Water system surge damages homes, businesses in and near Granby
March 1, 2009
Shawn and Jana Huse and other neighbors in west Granby are praying to the insurance gods these days.
During a Granby-area water system surge that created flooding in multiple homes and businesses, The Huses were hit two-fold.
On Feb. 17, their own home in SilverSage and their speculative home in Grand Elk’s Saddle Ridge were devastated from a water system emergency triggered by a defunct water pressure valve.
A backflow of water inside the couple’s houses ruined carpet, drywall, ceilings, tile, hardwood floors ” everything down to insulation. Their speculative house had just received its finishing work and certificate of occupancy last May, Shawn Huse said.
Ever since the water damage, Shawn has been working 15 hour days “trying to get things cleaned up,” he said.
Interiors are ripped up in both homes. For a nearly a week, loud industrial fans motored 24/7.
To steal away from the noise at one point, the Huse family escaped for one night at the Riverside Hotel in Hot Sulphur Springs.
The Huses since have turned in claims and are awaiting feedback, hoping for full coverage of repairs. They expect to owe $2,000 in deductibles.
Similarly, John deCicco experienced flooding at all three of his properties. The owner of Car Quest Auto Parts and a unit in the Granby Business Center cleaned up water at his businesses but endured much more severe damage at his home in Silver Sage. He estimates the ordeal may cost his family around $5,000.
The emergency took place in the Granby/SilverCreek Water and Waste Water Authority, which is part Town of Granby and part SilverCreek, as well as in The SilverCreek Water and Sanitation District, which is not part of the Town of Granby and which includes SilverSage and Innsbruck-Val Moritz subdivisions.
The Authority is comprised of SilverSage, Highlands, Grand Elk, Cabins @ Riverside, Village Road and Ten Mile Drive areas.
“Control piping on a pressure-reducing valve had a split in it,” said Authority Manager Joe Pandy about the break that caused massive pressure in the system.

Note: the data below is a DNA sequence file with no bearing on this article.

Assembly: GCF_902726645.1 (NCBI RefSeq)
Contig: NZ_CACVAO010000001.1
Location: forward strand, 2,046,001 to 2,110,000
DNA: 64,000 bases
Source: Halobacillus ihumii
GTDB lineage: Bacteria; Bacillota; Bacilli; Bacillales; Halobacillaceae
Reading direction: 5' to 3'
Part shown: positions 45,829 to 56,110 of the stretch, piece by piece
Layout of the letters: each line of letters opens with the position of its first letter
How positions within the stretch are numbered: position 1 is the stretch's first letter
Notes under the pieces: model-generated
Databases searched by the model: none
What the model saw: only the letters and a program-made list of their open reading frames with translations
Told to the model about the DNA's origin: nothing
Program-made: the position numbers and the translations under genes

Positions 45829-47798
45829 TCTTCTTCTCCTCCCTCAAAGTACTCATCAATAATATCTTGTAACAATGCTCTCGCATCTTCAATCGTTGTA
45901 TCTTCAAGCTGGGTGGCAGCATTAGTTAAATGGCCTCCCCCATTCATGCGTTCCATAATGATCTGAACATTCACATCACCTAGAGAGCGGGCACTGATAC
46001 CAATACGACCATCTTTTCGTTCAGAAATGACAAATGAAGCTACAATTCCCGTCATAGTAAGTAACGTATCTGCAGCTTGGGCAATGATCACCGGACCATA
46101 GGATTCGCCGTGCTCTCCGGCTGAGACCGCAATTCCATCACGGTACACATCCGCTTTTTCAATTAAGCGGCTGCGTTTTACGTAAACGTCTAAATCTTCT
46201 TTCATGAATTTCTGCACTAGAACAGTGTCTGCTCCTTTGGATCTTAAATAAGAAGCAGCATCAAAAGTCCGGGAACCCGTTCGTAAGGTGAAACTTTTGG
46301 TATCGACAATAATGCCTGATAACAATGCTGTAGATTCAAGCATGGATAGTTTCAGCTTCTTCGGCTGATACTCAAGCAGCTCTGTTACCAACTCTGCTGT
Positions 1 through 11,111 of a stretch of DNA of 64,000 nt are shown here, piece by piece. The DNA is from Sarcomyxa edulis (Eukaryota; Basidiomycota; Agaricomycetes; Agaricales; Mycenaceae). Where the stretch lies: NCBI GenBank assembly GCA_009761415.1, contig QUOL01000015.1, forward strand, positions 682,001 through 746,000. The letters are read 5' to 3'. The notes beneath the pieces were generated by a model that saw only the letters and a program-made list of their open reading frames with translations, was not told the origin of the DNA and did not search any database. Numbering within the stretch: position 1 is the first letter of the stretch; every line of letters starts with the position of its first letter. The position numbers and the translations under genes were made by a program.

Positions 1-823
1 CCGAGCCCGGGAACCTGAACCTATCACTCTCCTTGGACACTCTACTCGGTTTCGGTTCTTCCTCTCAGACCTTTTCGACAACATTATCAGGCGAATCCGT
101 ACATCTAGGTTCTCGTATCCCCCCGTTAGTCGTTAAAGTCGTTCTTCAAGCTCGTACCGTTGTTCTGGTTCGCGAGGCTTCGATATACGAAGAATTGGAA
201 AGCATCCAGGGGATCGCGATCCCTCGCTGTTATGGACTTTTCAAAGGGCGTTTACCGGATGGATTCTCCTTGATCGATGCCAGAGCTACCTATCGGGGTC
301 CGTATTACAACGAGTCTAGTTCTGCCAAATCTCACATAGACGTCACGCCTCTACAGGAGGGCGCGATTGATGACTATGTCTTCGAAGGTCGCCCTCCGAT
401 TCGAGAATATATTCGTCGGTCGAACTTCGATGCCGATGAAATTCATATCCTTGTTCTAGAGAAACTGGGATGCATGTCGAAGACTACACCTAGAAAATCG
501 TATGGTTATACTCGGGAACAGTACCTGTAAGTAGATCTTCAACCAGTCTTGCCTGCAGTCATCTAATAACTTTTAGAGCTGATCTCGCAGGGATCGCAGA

The pipe was fixed the next day, he said. The problem had been isolated at the intersection of Village Road and Ten Mile Drive.
Upon the emergency, the Authority sent crews to patrol affected areas to locate possible flooding at vacant homes, Pandy said, but the possibility still exists that a vacant home could have water flowing.
In response to reports of blown water heaters in the community, the Grand Elk Homewoners Association promptly sent out letters to second-home owners, and a property manager with Resort Management Group and other volunteers inspected second homes. Some were found to have minor water penetration.
Jana Huse owes credits neighbors for notifying them about possible water damage at their spec. home.
“If it were not for them calling, we would have had a lot more damage,” she said.
In spite of at least one request for reimbursement, the Authority and Town maintain they are not liable for water damages caused by the mechanical failure. The valve is maintained and inspected every year and was serviced in 2008, Pandy said.
“If the Authority had purposefully caused the surge, that’d be different,” said Granby Town Manager Wally Baird, adding that the Authority had no indication the brass fitting was about to fail.
Likening it to an auto accident on Granby-maintained roads, “Why would we accept responsibility to pay for your deductible if we didn’t do anything to cause the problem?” he asked.
The Authority is assisting homeowners by forwarding damage claims to the Authority’s insurance carrier, according to Pandy.
It is also making strides to update its client database in light of the recent service failure. Because the Authority’s database had only mailing addresses, Authority officials were unable to contact homeowners directly. A letter is being sent out to 300 Authority members to acquire e-mail, cell phone and home phone information.
Efforts to contact officials in charge of the other affected water district, The SilverCreek Water and Sanitation District that shares connections to the Authority’s infrastructure, were unsuccessful by press time.
At this time, it is not clear how many homes and businesses suffered major damage from the Feb. 17 surge.
Baird and Pandy said they know of a handful, whereas Jana Huse said at least 10 to 15 other properties have suffered significant damage.
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